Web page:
With the Fox switch, KSAZ-TV added 30 news staffers and increased its news output from three hours a day to seven, with the addition of the two-hour morning newscast Arizona Morning, an additional early evening newscast at 5:30 p.m., and a 9 p.m. news hour, Arizona Prime. A simulcast of KTAR talk show McMahon Live with Pat McMahon was also added in late mornings. However, the switch proved to be very messy for the newsroom. Close, who said he felt "betrayed" by the affiliation switch, predicted that the station would lose its standing in local news. Ratings for KSAZ-TV's other newscasts declined after the switch, prompting morale to fall. Arizona Morning was retooled just months after its debut, and Heidi Foglesong—the former KTVK anchor who was the show's centerpiece—left after just over a year. The McMahon program was dropped in January 1996.
After two years of a news product that was more staid and conservative than had become the norm for a Fox station, things began to change in 1996 under new news director Bill Berra, who promised to "bring up the intensity". Presentation was revamped that fall; the sound of an emergency siren was incorporated into the opening of the 10 p.m. newscast. One anchor, June Thomson, increased her delivery speed at the behest of the new management, but the relationship broke down, and Thomson took a job at KGO-TV in San Francisco. She told the San Francisco Examiner that the station practiced "crime and body-bag journalism, just like Miami" and that she "watched the destruction of a once-fine newsroom" at channel 10. Arizona Prime was replaced in April 1997 with Fox 10 News at Nine.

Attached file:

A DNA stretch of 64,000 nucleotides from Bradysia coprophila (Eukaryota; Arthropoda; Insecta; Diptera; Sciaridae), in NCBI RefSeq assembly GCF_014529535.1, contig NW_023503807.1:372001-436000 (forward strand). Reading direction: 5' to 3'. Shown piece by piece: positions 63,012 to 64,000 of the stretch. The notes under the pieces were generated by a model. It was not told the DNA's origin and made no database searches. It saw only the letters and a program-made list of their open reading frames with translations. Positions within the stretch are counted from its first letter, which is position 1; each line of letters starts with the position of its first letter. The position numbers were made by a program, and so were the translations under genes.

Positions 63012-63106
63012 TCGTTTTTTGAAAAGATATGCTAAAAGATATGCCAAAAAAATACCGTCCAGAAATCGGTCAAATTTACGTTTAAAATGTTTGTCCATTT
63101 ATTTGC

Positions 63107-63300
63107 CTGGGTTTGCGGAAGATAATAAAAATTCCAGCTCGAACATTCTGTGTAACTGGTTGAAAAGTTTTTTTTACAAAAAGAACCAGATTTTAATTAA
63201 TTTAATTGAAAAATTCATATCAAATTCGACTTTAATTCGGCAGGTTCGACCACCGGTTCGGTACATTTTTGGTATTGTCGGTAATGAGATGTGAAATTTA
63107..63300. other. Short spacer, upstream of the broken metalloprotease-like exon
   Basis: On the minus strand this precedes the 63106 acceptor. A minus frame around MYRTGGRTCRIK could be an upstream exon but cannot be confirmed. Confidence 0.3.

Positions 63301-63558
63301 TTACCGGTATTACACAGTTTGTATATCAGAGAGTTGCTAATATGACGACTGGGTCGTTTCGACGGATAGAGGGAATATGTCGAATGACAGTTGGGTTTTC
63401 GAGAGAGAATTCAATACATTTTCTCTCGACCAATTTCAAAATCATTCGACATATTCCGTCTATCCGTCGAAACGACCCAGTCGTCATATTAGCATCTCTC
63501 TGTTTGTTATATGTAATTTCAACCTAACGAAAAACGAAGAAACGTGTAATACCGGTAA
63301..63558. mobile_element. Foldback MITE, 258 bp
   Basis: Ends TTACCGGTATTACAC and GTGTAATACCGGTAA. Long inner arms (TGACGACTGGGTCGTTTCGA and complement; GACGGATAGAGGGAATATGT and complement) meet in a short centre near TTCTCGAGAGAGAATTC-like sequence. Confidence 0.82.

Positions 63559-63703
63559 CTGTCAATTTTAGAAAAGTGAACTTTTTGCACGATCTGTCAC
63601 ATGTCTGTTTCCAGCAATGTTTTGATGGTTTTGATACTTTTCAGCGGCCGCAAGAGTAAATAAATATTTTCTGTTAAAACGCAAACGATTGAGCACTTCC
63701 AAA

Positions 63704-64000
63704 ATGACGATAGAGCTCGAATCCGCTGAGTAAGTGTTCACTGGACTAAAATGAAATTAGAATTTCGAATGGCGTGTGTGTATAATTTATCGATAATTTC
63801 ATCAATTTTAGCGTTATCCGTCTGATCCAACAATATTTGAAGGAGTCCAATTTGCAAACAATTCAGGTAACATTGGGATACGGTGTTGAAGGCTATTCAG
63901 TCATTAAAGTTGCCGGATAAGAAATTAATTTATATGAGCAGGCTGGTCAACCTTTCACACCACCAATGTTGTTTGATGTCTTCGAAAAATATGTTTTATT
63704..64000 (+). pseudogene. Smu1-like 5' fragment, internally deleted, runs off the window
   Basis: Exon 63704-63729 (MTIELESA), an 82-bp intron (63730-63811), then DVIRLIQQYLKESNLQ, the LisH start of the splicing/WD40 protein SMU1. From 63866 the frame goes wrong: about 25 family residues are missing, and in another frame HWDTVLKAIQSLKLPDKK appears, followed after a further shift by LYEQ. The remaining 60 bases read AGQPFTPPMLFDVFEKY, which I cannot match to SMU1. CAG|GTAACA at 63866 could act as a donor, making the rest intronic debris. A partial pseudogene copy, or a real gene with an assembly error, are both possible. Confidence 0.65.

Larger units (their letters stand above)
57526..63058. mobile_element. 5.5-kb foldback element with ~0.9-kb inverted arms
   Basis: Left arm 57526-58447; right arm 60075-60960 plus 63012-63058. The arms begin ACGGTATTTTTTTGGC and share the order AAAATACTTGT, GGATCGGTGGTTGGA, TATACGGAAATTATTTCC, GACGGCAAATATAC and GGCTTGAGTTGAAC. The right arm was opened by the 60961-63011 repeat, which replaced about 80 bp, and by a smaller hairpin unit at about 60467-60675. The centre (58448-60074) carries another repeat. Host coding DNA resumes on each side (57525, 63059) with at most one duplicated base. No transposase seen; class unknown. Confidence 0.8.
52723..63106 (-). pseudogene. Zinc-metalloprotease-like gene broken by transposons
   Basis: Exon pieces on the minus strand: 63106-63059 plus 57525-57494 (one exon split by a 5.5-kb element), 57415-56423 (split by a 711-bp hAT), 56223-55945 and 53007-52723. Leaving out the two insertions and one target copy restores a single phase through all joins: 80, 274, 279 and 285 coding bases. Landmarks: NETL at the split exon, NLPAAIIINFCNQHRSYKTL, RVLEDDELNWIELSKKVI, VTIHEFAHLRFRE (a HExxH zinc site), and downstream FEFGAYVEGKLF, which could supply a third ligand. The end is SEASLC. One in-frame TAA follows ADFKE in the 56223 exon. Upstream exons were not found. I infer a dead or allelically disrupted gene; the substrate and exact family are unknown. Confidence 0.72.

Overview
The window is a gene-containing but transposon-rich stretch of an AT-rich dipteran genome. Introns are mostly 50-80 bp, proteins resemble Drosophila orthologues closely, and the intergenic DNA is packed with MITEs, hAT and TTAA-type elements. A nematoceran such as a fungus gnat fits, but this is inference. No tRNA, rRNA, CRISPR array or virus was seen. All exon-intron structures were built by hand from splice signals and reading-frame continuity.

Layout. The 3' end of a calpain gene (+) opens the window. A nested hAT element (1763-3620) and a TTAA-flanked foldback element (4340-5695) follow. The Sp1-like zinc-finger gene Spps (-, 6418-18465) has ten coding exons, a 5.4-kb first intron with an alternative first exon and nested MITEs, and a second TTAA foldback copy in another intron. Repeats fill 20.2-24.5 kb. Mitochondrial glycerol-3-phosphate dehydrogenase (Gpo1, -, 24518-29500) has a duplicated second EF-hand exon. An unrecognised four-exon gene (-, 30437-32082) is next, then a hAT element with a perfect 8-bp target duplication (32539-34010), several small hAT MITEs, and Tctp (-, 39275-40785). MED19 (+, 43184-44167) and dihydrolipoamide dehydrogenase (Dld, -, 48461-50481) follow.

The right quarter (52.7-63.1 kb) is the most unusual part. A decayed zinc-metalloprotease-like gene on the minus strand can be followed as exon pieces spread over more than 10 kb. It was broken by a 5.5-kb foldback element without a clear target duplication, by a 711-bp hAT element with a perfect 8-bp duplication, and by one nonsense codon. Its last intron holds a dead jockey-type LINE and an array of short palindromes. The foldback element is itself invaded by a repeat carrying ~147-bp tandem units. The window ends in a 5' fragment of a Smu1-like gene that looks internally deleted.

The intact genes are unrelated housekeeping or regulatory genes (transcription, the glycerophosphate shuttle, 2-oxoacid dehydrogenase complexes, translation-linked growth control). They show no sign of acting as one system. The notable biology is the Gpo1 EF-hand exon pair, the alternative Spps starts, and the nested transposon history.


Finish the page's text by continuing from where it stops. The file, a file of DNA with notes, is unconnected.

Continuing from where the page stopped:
On April 1, 2009, Fox Television Stations and the E. W. Scripps Company, owner of KNXV-TV, announced the formation of Local News Service, a model for pooling newsgathering efforts for local news events in which each station provided employees to the pool service in exchange for the sharing of video. KPHO-TV eventually joined the Phoenix LNS agreement shortly after the announcement. By 2020, all four English-language television newsrooms in Phoenix shared a helicopter.